Snozzles carwash sprays last suds

Company to operate self-storage facility near Long Reach

Small business

May 21, 2001|By TaNoah Morgan | TaNoah Morgan,SUN STAFF

After 12 years of getting vehicles in Columbia soapy, wet and waxed, Snozzles carwash has closed its hoses, and its parent company is building a drier business.

Siena, the company that owns Snozzles and the 6-acre parcel off Snowden River Parkway where the carwash and a bevy of car-care shops are located, is replacing Snozzles with an ezStorage self-storage facility.

The move is part of a broader shift in the Annapolis Junction company to divest of carwashes and focus on self-storage in the Baltimore-Washington area. EzStorage has been growing at a rate of about 40 percent a year, adding four to five buildings each year, a company executive said, but the company is looking for more locations that are profitable.

Before the carwash closed, the company offered free washes to customers, acknowledging that the facility has been part of the community a long time.

"It was the first Snozzles, there was some nostalgia," said Todd Manganaro, vice president of ezStorage. "And we're very close to the Columbia community."

The company soon will be even closer -- Manganaro said ezStorage and Siena will be relocating their 50 employees to a new headquarters on Route 108 on the edge of Long Reach. Construction is to begin at the end of this year.

EzStorage is the largest storage company in Maryland, with 26 units throughout the Baltimore-Washington area. Its Snozzles ezCarwash facilities, which have dotted the landscape in Jessup, Bel Air, Dundalk and Laurel, were developed to provide immediate income on their properties while the storage facilities reached profitability.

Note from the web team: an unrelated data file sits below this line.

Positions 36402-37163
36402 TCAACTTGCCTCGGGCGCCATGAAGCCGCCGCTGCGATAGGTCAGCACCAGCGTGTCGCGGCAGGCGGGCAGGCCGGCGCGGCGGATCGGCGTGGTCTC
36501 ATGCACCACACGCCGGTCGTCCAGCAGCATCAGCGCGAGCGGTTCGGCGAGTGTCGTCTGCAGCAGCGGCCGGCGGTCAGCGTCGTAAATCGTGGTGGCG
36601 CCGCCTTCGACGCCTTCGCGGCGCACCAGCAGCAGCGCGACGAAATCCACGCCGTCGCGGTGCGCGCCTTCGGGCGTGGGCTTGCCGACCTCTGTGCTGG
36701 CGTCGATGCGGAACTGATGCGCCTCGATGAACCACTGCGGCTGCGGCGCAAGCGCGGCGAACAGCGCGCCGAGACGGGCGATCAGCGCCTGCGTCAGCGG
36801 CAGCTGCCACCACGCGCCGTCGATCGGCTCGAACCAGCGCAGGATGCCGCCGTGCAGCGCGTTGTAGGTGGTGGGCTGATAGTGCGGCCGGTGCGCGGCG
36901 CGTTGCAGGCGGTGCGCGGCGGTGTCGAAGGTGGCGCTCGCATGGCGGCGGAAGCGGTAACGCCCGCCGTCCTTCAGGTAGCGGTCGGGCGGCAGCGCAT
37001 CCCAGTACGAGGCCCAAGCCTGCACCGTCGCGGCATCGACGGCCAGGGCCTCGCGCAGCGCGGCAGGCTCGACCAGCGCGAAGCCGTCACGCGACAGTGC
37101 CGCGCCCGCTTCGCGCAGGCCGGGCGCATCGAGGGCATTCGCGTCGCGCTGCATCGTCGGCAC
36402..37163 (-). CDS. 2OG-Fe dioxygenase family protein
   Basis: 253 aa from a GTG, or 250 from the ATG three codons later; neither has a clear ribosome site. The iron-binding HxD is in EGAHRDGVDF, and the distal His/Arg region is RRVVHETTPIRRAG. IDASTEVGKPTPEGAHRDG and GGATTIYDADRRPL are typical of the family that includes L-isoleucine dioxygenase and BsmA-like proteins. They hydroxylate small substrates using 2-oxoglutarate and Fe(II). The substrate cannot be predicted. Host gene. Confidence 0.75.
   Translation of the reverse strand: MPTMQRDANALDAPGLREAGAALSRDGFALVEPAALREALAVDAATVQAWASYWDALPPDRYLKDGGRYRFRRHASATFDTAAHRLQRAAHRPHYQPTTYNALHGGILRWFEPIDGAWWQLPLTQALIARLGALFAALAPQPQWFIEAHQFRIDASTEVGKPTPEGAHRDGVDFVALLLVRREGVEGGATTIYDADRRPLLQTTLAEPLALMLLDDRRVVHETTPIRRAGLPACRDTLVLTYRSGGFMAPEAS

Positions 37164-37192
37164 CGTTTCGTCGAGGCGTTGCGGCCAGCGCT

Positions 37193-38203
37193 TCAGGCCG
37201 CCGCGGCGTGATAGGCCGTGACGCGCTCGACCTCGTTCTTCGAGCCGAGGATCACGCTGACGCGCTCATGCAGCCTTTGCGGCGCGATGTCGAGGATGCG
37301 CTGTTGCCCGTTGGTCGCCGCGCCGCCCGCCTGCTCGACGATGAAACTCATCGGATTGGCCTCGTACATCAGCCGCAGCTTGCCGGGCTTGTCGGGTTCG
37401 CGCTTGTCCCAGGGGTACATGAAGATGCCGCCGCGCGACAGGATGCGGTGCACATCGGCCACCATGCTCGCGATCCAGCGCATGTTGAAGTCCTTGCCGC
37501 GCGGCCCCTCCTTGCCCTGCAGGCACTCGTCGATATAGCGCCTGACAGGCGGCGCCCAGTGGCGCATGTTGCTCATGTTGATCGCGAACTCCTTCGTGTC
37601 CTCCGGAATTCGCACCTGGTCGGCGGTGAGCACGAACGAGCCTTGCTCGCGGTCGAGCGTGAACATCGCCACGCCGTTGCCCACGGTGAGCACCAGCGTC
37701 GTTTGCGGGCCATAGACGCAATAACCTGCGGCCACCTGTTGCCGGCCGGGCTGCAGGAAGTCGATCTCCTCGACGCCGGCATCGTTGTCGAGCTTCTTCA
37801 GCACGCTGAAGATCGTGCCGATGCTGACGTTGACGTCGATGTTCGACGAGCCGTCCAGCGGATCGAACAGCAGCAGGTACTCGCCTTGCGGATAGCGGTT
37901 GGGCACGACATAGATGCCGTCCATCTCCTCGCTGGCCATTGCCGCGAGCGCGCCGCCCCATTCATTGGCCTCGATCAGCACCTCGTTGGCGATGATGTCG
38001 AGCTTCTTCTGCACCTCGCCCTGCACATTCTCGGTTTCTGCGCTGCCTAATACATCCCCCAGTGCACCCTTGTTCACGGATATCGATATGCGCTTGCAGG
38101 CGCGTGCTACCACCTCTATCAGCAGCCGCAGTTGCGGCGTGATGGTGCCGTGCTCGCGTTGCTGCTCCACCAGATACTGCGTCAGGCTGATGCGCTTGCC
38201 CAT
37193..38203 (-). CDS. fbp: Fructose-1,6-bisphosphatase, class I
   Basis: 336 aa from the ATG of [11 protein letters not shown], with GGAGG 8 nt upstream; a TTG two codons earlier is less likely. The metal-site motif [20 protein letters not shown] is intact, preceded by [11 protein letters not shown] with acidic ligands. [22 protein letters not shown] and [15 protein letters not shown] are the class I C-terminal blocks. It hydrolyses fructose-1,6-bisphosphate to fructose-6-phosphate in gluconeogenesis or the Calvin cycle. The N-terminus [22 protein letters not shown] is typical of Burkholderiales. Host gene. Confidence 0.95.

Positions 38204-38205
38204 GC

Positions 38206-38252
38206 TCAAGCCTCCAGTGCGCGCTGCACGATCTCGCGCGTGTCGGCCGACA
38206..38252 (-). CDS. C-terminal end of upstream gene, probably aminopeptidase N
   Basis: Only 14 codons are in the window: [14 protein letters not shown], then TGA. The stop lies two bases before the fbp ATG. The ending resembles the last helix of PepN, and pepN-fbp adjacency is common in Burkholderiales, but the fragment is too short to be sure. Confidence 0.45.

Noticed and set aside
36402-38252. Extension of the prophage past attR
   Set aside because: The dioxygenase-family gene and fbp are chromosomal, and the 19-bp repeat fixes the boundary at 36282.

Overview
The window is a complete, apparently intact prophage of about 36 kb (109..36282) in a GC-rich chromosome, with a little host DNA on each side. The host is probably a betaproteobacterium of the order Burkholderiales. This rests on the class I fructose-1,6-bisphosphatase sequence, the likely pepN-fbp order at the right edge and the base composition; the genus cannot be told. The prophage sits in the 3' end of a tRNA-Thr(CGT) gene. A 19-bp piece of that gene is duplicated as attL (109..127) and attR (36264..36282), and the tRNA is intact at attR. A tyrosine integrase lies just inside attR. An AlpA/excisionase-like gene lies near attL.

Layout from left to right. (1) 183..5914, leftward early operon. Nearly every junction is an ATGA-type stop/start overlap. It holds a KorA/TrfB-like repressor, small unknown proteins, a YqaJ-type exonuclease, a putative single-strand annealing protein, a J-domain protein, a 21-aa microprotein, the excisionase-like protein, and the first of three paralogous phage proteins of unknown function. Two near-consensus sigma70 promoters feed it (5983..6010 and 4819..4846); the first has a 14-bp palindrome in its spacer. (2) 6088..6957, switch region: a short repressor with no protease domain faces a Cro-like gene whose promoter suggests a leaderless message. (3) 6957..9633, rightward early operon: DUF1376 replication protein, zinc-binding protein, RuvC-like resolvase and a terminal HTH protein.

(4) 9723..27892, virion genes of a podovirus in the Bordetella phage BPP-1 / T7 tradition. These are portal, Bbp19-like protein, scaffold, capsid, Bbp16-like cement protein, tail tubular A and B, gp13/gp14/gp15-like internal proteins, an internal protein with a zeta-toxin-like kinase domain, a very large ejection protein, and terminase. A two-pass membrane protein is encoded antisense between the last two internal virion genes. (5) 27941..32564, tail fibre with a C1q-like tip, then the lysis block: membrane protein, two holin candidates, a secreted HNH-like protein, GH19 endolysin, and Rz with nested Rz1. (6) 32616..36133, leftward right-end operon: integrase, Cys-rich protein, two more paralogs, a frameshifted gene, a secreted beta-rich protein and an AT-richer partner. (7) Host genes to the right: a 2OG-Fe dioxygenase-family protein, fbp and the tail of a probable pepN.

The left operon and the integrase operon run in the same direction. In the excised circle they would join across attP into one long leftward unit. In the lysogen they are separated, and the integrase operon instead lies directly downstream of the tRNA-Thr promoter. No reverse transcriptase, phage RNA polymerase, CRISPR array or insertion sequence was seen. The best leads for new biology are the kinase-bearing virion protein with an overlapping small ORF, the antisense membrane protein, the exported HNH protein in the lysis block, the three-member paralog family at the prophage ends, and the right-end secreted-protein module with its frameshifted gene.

Now that the company has grown, the executives have refined their focus in self-storage, building on smaller parcels in more highly visible areas with multistory buildings. The land costs more, but according to one self-storage market analyst, those tactics might help the company prosper.

"This is a business that has a retail attribute, in that you're selling more of a service than real estate," said Jim Kammert, an analyst with Goldman Sachs covering the two largest publicly traded self-storage companies, Public Storage and Storage USA.

"They're trying to come closer and closer to the consumers, realizing a lot of urban users probably have smaller apartments and could use storage," he said. The higher cost of real estate is driving a higher rental cost, but the public companies would rather develop on more costly land.

"The units are justifying that [cost] to the consumer," he said. "It's really a service, so if [someone] is going to the grocery store, they can go down the street and drop off their winter clothes and pick up their spring clothes."

The facility to be built at the Snozzles location will be similar to the others -- a multilevel, 100,000- square-foot building with about 1,000 storage units. Construction, which is to begin June 1, should be completed by spring, Manganaro said. The portion of the property on which the car-service businesses are located will remain untouched.

Other carwashes the company has owned have been dismantled and replaced with smaller storage facilities.

"We're just trying to build the same building over and over," Manganaro said. "We've proven that facilities with high visibility, in what people consider a retail location, do better."

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